Seed Stratification and Seed Cleaning
Once you have collected native seed and you are going to store it for any length of time, say until spring, you will need to clean it and then stratify it.
Cleaning is important for three reasons; it prevents decay, removes chemical inhibitors and reduces bulk.
In plants where the seed is contained in a fleshy fruit, cleaning the seed will prevent decay and the growth of mold that may damage the seed if the pulp is left on the seed. Fruit often contains chemical inhibitors that delay germination, so cleaning the seed will improve germination. Cleaning also reduces the bulk of seeds that are surrounded by fleshy fruit and removes the seed from the chaff in plants that are housed in capsule, pods or cones.
Cleaning can be done by several methods. Species with a hard seed can be run through a food processor to macerate the fruit and the resulting pulp floated off with water or run through a screen. Dry seed can be crushed by hand and rubbed over a screen to separate the seed from the chaff. You can also blow on the seed separating the lighter chaff from the heavier seed. Seeds that are two soft and would be damaged by running through a food processor can be macerated by hand and the flesh floated off with water. Larger seeds and nuts can simply be separated from their husk, pod or cap by hand.
After the seed is cleaned it helps to moist stratify the seed. All seed will benefit from stratification even seed with an impermeable seed coat as stratification will encourage bacteria to break down the seed coating. Stratification refers to the process of mixing the seed with an equal or larger amount of artificial potting mix, peat moss or even potting soil. Moisten the stratification medium slightly and then store the seed under fluctuating outside temperatures until ready to plant. Stratification mimics what occurs in nature and maintains the seed at the proper moisture level for germination. When the seed is exposed to low outdoor temperatures the seed receives a chilling period which is necessary to allow germination to take place. This cold dormancy is present in most temperate plants and prevents the seed from germinating at the wrong time of the year.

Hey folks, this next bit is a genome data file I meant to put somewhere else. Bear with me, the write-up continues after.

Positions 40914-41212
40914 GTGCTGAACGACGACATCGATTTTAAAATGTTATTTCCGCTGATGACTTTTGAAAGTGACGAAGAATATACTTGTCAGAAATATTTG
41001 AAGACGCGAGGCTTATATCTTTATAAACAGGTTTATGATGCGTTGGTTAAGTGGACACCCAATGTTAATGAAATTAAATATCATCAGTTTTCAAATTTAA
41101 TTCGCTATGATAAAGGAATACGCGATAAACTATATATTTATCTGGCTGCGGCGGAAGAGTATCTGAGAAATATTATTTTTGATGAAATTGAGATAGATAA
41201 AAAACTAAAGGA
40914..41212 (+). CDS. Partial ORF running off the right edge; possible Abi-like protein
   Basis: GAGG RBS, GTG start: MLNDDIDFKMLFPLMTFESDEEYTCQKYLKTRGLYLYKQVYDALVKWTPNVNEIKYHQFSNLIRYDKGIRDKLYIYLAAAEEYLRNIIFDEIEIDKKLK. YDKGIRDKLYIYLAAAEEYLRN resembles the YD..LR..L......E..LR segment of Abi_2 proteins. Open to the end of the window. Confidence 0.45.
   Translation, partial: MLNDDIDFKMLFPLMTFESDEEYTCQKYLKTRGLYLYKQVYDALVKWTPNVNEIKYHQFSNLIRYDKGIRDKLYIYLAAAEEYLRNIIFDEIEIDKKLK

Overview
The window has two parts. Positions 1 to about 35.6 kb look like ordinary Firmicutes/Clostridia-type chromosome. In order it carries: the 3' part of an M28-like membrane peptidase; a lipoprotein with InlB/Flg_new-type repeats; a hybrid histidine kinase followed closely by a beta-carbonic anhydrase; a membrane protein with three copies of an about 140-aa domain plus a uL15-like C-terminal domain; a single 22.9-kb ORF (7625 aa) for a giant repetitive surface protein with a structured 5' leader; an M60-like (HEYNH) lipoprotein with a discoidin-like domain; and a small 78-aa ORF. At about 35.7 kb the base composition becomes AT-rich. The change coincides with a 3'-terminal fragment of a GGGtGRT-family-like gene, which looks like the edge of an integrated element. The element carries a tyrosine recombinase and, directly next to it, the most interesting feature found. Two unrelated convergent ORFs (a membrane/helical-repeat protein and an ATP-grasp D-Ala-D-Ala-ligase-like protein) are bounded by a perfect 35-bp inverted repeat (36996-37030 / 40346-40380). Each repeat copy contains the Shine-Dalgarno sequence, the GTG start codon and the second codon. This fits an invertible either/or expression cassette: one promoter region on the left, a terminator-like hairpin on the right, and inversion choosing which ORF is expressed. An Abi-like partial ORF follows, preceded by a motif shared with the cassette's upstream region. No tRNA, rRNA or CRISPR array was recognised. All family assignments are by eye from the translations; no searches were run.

A pail full of chokecherry seed ready for cleaning
A food processor used to clean seed. Dull blade slightly to puree pulp but not damage seed.
Seed after processing
Chokecherry seed after running through food processor ready to be cleaned. Float off pulp and pour seed and pulp through a screen to separate the pulp and skins from sound seed.
Rinse several times until seed is free of most pulp and skins. Then stratify seed by mixing with peat moss.
False solomon seal seed ready for cleaning in food processor. Run for a few seconds or until pulp and skins are removed.
False solomon seal seed after processing, ready to be cleaned. Pour puree into a pail with water then float off the pulp and skins, leaving the sound seed behind.
False solomon seal seed cleaned and ready for stratification.
this page updated February 27th, 2013